Winning Nashua Board of Education candidates weigh Common Core effect
Nashua has a strong and vocal group of parents and residents who oppose the standards, which outline what students are expected to know at each grade level. Opponents also question other aspects of the Common Core initiative, including the assessment tests due to begin in the spring of 2015, student data collection and the overall cost of the national reform movement.
“But as I reviewed the candidates, who were all qualified, one thing I found interesting was those who won expressed a serious concern about the Common Core and whether the curriculum standards are appropriate, and whether the assessments are appropriate,” said Murotake, who has proposed a resolution to delay the assessment tests for two years.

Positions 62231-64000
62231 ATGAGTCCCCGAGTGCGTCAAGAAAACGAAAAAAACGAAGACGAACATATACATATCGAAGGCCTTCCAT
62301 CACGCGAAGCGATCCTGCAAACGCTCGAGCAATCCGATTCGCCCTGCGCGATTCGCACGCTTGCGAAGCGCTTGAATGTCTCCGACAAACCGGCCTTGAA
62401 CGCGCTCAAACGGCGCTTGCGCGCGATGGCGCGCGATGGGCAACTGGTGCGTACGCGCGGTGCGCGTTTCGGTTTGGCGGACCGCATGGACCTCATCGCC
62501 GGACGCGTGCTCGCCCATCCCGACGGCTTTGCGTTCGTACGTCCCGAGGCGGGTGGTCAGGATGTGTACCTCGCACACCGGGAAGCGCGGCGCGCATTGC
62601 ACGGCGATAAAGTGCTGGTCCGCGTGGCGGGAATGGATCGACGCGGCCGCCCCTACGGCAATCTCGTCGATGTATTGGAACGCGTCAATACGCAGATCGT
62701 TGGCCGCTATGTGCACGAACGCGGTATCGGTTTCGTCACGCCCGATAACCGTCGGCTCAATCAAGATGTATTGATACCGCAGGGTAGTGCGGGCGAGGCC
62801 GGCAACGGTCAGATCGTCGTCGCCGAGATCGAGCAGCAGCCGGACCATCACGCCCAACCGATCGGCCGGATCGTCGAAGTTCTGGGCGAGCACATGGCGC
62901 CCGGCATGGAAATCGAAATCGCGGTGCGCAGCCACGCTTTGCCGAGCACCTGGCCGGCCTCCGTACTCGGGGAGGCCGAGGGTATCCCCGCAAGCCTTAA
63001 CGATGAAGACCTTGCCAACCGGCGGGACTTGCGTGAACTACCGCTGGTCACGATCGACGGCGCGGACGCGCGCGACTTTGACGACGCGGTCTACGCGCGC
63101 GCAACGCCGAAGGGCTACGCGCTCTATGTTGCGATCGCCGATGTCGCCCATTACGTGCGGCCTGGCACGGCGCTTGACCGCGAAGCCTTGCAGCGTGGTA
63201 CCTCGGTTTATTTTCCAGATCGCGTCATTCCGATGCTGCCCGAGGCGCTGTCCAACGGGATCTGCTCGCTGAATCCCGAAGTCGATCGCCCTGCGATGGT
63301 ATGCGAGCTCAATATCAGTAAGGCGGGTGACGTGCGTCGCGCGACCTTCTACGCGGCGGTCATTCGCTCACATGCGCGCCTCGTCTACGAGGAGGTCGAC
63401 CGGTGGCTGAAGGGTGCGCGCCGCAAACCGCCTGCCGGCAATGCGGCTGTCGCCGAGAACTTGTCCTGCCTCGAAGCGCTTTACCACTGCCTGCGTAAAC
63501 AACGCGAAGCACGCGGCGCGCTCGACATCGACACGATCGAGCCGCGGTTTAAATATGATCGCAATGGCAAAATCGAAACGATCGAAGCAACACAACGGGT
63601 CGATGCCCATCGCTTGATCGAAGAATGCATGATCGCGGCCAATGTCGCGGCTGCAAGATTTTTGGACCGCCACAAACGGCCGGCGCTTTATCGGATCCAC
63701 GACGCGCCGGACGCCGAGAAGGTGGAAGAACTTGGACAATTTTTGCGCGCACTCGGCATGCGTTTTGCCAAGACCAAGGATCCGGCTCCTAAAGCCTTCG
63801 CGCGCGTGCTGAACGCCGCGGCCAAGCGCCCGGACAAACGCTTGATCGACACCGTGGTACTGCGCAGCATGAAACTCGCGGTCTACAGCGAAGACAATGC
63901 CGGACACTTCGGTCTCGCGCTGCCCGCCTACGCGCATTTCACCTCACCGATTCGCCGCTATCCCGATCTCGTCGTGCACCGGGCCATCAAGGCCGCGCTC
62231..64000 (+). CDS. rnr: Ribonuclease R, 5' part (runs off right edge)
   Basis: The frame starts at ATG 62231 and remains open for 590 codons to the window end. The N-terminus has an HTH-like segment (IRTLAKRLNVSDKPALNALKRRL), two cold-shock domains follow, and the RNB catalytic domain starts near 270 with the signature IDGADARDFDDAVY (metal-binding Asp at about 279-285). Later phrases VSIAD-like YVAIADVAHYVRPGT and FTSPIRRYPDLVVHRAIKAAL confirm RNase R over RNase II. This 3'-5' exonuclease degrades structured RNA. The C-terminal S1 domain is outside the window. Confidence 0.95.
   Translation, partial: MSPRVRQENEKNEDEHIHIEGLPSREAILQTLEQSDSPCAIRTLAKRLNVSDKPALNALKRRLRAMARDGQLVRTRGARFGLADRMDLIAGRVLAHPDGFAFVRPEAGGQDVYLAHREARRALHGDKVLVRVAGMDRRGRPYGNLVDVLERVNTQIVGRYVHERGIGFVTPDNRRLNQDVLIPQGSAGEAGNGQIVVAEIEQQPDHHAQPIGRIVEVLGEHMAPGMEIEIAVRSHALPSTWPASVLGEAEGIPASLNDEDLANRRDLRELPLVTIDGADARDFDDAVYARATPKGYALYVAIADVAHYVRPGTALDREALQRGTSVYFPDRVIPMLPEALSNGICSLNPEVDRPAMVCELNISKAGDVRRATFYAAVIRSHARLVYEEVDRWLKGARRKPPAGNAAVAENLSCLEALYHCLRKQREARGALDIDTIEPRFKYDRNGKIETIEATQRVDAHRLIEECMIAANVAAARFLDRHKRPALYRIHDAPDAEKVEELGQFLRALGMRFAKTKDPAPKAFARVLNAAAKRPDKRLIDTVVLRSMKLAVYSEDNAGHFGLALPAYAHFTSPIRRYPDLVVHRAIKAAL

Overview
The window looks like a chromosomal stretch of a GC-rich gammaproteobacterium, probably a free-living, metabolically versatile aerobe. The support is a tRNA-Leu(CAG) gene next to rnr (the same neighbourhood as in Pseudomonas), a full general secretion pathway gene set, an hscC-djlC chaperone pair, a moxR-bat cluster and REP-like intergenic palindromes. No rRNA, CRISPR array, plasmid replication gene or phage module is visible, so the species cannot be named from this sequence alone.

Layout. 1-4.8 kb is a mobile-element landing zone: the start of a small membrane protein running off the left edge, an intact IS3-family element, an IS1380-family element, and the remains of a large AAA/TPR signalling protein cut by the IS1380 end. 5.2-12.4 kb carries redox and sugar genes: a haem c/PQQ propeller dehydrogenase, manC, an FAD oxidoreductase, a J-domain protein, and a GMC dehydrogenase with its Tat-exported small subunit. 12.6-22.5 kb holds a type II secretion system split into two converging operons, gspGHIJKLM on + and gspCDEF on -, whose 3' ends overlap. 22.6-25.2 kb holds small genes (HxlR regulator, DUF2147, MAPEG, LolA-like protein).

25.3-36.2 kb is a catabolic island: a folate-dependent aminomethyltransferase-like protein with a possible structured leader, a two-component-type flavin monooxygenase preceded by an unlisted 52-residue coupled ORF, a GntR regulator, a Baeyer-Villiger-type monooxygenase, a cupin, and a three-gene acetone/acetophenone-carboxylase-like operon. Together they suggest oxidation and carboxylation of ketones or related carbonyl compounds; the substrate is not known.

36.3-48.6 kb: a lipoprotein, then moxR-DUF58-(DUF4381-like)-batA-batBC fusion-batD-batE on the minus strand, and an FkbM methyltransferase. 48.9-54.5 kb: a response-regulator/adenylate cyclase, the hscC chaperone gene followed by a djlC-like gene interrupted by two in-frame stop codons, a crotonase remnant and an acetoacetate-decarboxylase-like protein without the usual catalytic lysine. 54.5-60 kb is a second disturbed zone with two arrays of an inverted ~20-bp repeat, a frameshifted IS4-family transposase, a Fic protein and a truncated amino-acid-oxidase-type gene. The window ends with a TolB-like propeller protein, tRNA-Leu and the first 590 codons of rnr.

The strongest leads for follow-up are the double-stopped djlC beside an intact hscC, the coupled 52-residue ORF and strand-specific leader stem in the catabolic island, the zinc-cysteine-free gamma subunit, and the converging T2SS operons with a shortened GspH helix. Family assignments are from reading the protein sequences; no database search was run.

And while Ziehm also said voters asked her questions about where candidates stood on Common Core, she also felt there were other issues at play, such as the need for more resources for classrooms and teachers that may have determined Tuesday night’s final tallies.
Farrington and Oden were out first thing Wednesday morning making good on their promise to collect campaign signs from homeowners’ yards as soon as the election was over.
“For George and myself, I think it had to do with the work we did,” she added.
Farrington said Common Core was a key issue with some voters, and he spoke with two or three people outside the polls on Tuesday who opposed the standards.
Farrington added it’s more likely that Nashua was looking for change.